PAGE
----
Suddenly, Ever had a place—one where a woman like her was not only accepted but appreciated and even revered.  And even more, it became a landscape where the trappings of steampunk would be displayed in a different light than they would against the backdrop of a Victorian world. There the crisp clean curves of a dirigible stand in stark contrast to the harsh jagged mountain peaks. And the shining clockworks glisten against the rough grit and dirt. It would be a world where such things are coveted and feared in equal amounts.

In short, it became an evil scientist’s play land.

But to Ever and the women she commands, it is simply home.

~Seleste deLaney


Badlands (Now available from Carina Press):

After a brutal Civil War, America is a land divided. As commander of her nation’s border guards, Ever is a warrior sworn to protect her country and her queen. When an airship attacks and kills the monarch, Ever must infiltrate enemy territory to bring home the heir to the throne, and the dirigible Dark Hawk is her fastest way to the Union.

Captain Spencer Pierce just wants to pay off the debt he owes on the Dark Hawk and make a life for himself trading across the border. When the queen’s assassination puts the shipping routes at risk, he finds himself Ever’s reluctant ally.

As they fly into danger, Ever and Spencer must battle not only the enemy but also their growing attraction. She refuses to place her heart before duty, and he has always put the needs of his ship and crew above his own desires. Once the princess is rescued, perhaps they can find love in the Badlands— if death doesn’t find them first…

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One thing I am fascinated by are flying machines and how they so easily—and quintessentially—fit into the steampunk genre.  After all, what’s steampunk without airships?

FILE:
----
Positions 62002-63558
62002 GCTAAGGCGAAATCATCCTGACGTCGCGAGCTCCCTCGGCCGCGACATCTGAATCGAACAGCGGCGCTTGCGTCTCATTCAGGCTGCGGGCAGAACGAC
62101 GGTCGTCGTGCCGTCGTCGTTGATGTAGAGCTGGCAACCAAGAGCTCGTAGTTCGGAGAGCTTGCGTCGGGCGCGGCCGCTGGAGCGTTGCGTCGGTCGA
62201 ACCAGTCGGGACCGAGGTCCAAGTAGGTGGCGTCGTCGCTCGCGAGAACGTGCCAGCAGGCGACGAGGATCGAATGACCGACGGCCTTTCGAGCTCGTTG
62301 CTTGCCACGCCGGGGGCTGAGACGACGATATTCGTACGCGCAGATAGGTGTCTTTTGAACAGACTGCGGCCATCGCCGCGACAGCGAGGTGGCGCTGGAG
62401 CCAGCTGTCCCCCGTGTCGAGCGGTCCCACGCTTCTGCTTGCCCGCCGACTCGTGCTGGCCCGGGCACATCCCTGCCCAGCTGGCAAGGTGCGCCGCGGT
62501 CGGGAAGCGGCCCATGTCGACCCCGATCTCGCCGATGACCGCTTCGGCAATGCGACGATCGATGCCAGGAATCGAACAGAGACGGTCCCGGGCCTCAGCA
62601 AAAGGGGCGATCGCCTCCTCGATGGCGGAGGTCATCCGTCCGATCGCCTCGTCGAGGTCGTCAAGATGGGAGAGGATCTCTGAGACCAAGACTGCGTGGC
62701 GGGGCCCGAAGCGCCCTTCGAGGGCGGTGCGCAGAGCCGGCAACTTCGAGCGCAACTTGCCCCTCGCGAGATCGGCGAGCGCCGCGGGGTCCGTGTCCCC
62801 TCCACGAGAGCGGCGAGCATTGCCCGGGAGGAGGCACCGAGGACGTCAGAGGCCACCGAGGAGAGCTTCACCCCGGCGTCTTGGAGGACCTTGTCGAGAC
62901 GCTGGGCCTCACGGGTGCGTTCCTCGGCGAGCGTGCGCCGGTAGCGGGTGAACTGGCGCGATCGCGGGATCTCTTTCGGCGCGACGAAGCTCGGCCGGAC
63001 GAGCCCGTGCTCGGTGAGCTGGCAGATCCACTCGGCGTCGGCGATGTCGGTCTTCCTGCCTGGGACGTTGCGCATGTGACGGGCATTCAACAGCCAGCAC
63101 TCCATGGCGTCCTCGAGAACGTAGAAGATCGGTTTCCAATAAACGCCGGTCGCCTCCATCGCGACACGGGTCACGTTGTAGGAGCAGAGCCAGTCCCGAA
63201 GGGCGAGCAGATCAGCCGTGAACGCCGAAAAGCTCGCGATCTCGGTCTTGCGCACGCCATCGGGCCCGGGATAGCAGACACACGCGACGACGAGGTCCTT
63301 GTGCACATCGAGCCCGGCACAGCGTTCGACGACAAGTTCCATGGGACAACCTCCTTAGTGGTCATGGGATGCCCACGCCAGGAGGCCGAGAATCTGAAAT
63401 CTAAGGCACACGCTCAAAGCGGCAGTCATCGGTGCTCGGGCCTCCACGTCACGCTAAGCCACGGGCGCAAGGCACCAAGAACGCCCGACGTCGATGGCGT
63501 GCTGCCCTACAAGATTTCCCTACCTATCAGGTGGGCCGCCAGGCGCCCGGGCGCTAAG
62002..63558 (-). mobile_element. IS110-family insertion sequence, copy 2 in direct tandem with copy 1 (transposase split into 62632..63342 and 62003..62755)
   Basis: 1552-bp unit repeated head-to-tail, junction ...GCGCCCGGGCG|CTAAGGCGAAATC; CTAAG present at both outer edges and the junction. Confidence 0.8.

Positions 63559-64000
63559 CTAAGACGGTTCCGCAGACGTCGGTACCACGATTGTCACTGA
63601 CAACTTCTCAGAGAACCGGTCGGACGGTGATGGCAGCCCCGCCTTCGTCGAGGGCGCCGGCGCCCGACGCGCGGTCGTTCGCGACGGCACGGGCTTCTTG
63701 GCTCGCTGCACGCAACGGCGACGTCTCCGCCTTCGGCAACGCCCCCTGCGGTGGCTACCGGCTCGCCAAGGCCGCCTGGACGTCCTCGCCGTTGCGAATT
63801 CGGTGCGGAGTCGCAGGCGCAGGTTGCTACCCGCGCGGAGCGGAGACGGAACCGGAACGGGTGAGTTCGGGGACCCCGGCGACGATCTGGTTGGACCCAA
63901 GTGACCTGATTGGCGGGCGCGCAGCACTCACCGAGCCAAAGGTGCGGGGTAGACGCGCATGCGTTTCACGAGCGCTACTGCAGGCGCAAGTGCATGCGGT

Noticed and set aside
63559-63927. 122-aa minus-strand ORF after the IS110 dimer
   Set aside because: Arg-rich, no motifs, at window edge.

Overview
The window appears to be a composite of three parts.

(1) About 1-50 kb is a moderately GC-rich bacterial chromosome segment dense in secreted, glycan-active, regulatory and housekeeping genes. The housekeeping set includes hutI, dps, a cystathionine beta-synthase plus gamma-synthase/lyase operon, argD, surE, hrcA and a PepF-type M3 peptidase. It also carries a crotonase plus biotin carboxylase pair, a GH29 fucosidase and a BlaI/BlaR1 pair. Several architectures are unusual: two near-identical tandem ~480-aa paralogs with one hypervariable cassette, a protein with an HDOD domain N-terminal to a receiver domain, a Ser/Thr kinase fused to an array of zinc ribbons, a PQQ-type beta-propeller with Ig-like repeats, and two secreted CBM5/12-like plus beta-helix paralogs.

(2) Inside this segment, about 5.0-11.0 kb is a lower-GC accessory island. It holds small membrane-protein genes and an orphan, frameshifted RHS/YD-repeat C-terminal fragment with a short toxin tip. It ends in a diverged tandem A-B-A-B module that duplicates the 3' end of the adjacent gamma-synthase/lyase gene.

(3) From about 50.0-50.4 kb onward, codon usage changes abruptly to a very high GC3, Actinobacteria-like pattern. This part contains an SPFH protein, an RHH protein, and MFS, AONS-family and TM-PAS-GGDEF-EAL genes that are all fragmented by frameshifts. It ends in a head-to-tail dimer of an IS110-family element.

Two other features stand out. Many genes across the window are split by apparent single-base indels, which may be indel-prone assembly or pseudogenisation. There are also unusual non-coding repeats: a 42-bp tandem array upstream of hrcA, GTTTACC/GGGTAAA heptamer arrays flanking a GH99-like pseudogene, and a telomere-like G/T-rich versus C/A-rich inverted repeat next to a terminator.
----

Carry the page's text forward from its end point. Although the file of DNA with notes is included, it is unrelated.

Dupuy Lome Dirigeable

Jules Verne enchanted us all with balloon travel in “Around the World in Eighty Days” and “Five weeks in a Balloon.”  Who wouldn’t want to travel in a helium filled balloon?   But aircraft get even bigger—even today, such as blimps and dirigibles, which are used for tourism, camera platforms, advertising, surveillance, and research. It’s not that far off to think of them on an Airship from the Golden Compasseven grander scale, such as passenger ships as elegant as the Victorian steamers, transporting people from one place to another with speed, elegance, and spectacular views. 
steampunk airshipThey could be grand and elegant passenger ships of gleaming wood and polished brass, or could be patched and clunky cargo haulers, or these vessels could be filled with the most fearsome people to haunt steampunk skies—air pirates!   


But ships aren’t the only things that can fly.  I’m also fascinated250px-Leonardo_Design_for_a_Flying_Machine%2C_c__1488 with the idea of personal aircraft—such as the idea of “detachable wings” – small powered gliders with wings reminiscent of a Da Vinci sketch.  One could almost imagine a ruffian in his leather aviation cap and brass goggles soaring through the sky on such a contraption.